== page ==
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Although NOR flash memory will be used you tablets and automotive systems, revenue will slowly line through 2016.The worldwide NOR flash memory market will decline over the next several years, although more NOR will be designed into automotive systems, media tablets, and industrial equipment.
Worldwide NOR flash memory revenue will decline from about $4.3 billion in 2011 to $3.7 billion in 2012, according to researcher IHS. The decline will continue through 2016 when the NOR flash memory market totals $3.37 billion.
NOR flash memory is used to store small amounts of code. It is traditionally used in devices like cell phones for fast read operations and random access capabilities, according to Ryan Chien, analyst for memory and storage at IHS. However, newer implementations of NAND-based Embedded MultiMedia Card (eMMC) solutions emulate NOR capabilities and have replaced NOR in many handsets, noted Chien.
The percentage of handsets using NOR flash has fallen from 14 percent in 2010 teardowns to less than 7 percent currently. NOR manufacturers have been proactive in trying to find new wireless and embedded applications for NOR.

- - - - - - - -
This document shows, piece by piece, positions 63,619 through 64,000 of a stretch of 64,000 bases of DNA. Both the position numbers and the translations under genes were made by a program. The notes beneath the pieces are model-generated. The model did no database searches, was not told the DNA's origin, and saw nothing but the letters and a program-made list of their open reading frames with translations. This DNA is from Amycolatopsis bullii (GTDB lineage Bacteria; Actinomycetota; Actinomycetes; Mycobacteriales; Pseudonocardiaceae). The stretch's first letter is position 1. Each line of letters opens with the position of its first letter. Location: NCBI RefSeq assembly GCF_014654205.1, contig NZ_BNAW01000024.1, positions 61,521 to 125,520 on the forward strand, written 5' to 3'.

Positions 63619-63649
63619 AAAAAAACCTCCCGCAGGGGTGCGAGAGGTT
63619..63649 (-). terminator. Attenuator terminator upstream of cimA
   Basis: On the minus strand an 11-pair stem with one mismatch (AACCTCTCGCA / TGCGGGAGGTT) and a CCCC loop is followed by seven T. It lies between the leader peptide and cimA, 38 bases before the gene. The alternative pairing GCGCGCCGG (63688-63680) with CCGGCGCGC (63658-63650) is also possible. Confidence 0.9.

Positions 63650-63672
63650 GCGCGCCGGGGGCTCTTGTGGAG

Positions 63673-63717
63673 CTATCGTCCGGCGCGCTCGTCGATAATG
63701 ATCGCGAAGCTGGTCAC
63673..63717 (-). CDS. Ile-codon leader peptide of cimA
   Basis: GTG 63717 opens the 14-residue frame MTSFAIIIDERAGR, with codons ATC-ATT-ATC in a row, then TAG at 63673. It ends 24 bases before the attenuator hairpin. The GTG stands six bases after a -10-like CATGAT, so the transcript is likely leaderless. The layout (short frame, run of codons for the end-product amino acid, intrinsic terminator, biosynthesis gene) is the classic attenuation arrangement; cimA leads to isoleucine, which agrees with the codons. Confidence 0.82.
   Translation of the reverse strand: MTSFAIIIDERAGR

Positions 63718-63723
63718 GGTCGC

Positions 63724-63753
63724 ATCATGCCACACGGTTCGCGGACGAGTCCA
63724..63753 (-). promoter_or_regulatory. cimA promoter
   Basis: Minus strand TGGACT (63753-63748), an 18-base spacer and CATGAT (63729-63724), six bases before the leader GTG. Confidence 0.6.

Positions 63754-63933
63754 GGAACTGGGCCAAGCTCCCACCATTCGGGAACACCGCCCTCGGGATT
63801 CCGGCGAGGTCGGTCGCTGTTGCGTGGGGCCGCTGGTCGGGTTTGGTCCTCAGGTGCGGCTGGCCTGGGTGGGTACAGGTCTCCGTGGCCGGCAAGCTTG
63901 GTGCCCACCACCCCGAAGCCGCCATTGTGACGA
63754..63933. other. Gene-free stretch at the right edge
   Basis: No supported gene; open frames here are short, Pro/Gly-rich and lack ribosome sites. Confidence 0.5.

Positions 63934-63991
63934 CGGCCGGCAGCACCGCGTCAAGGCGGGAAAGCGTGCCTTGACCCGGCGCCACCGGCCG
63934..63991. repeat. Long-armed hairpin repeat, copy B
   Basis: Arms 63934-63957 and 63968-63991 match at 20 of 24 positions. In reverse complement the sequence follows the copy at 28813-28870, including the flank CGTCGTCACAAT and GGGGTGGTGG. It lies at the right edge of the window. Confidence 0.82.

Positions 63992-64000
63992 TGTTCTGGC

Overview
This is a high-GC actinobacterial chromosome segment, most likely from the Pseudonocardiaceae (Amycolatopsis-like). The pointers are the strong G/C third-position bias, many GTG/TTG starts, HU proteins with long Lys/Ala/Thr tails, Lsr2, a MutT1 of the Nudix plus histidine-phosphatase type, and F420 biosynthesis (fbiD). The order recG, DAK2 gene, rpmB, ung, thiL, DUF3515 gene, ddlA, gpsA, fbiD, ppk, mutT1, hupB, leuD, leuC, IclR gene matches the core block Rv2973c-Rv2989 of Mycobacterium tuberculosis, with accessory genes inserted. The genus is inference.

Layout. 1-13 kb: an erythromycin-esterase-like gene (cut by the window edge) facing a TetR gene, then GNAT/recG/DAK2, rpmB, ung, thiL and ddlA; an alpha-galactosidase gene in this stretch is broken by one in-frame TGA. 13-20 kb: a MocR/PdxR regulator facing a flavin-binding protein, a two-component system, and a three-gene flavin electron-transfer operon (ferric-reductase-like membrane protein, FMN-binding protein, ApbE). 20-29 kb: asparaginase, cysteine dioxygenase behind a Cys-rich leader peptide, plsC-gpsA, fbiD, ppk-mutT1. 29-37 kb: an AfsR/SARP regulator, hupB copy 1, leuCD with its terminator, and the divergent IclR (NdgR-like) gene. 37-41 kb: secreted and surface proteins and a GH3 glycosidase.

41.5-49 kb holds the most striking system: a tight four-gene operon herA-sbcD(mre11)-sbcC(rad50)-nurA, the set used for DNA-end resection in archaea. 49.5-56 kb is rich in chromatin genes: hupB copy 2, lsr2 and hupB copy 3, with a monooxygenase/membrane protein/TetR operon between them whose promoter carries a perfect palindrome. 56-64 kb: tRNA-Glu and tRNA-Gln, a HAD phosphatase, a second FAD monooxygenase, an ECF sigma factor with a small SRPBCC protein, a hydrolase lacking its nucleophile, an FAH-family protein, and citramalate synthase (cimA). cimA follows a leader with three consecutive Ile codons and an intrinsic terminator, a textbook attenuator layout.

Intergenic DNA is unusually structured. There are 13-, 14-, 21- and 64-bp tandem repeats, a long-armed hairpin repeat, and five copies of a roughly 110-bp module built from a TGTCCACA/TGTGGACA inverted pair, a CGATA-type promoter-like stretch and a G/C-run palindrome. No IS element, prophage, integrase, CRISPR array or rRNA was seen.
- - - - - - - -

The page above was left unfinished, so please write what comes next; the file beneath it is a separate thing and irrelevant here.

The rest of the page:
Among the most prominent applications for NOR are media tablets, although NOR is not used in new iPads. However, NOR is used in several android media tablets, including the Eee Slate and Transformer Prime from Asus; the Jetstream and Flyer from HTC; and the Galaxy Tab 10.1 LTE and 7.7 from Samsung, according to IHS.
NOR is also being used in automotive systems. Head units in vehicles from Ford, General Motors, Nissan and Honda each had more than 230 megabits of NOR flash, IHS reported.
The other high-potential market for NOR flash is the industrial space. Network-attached storage systems from QNAP Systems and Buffalo Technology use Micron chips, and routers from Ubee Interactive and Ruckus Wireless each include 128 megabits of NOR, according to IHS.
An emerging industrial segment for NOR is the smart grid space, where devices such as feeder protection relays require high-density NOR to help monitor substation power lines, the researcher said.